Posted by: galapagosinc | June 2, 2010

The life of an Iguana

The iguanas on the Galápagos Islands enjoy a pleasant life with few predators and ample marine algae to feast on.

But every few years El Niño, a tropical Pacific weather pattern, disrupts this, warming the ocean waters and causing the algae to die. Iguanas sometimes go without food for up to several months.

While some iguanas starve, others seem to make it until new algae grow. This survivability may be connected to the iguana’s ability to control stress levels, according to a study in the May 26 issue of the Proceedings of the Royal Society B.

In a stress-inducing situation like that caused by El Niño, iguanas release a hormone called corticosterone. In the short term, this helps the iguanas tap into their own protein reserves. And, for example, when an iguana faces an attack by a predatory hawk, the hormone provokes a response to move faster.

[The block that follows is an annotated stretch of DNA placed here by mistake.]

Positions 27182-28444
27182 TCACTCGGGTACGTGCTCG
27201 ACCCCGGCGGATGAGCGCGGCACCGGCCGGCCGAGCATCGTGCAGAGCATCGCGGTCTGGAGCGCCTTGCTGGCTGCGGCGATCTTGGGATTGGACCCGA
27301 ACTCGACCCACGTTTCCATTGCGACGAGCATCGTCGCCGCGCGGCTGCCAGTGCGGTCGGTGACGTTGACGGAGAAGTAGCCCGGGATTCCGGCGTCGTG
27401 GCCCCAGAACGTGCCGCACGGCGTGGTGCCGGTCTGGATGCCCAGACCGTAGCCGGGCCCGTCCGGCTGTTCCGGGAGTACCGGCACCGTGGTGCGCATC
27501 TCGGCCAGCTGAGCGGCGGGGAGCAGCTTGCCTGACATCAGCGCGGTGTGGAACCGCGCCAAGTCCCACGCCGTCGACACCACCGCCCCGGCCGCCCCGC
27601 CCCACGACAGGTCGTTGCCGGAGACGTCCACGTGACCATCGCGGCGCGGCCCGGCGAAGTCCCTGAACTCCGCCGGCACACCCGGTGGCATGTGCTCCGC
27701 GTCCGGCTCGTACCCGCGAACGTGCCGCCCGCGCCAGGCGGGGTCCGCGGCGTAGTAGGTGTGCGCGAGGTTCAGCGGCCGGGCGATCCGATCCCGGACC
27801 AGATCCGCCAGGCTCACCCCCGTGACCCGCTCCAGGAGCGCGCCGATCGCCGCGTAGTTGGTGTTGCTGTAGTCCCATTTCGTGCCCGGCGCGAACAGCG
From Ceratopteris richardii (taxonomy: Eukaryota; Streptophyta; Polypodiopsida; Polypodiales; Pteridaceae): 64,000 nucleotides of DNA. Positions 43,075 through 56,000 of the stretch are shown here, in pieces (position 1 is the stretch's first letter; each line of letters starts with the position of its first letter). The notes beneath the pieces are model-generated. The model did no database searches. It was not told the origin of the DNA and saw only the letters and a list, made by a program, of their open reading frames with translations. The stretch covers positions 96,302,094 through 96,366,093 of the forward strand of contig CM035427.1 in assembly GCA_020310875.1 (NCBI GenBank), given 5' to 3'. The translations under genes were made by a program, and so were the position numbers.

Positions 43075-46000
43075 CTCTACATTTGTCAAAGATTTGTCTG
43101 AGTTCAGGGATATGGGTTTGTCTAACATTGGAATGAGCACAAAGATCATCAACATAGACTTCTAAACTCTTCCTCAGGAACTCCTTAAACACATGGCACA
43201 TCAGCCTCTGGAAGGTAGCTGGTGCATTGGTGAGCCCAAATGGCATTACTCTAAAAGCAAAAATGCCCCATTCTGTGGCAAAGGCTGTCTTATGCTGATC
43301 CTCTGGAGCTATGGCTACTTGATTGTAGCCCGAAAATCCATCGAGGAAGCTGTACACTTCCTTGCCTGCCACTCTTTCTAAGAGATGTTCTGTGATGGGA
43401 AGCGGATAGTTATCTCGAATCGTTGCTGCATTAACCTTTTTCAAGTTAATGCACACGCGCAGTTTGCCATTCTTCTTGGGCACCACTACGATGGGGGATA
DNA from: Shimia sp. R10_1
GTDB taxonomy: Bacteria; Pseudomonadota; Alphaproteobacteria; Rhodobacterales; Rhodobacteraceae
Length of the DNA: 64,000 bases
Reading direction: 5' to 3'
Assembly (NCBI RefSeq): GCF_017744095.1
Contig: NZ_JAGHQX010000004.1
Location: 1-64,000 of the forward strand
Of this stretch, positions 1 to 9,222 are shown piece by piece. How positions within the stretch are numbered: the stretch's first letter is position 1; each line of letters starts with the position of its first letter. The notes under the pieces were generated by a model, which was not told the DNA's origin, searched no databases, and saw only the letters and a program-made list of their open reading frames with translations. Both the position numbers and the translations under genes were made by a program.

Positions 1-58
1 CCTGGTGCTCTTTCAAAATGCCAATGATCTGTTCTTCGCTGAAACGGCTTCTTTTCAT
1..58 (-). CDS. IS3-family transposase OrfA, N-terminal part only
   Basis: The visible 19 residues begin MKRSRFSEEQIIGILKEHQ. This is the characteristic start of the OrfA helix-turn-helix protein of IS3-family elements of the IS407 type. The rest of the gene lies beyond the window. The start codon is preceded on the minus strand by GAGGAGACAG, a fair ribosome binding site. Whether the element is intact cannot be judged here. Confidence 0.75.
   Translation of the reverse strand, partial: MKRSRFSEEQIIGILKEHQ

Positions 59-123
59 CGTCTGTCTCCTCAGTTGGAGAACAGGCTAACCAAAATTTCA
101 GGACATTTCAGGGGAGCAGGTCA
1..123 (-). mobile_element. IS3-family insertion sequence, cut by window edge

But in the long term, iguanas that cannot turn off the stress hormone expend too much energy too quickly, which is fatal, the researchers found in their survey of 98 iguanas.

“Their ability to turn off their response was what seemed to predict who lived and who died,” said L. Michael Romero, a professor of biology at Tufts University and the paper’s lead author.

A similar stress hormone, called cortisol, exists in humans. During a stressful situation, this hormone triggers what is commonly referred to as the “fight-or-flight” response. Just as in iguanas, the inability to turn off the release after danger has passed can result in serious complications, including post-traumatic stress disorder and brain damage.

NY Times


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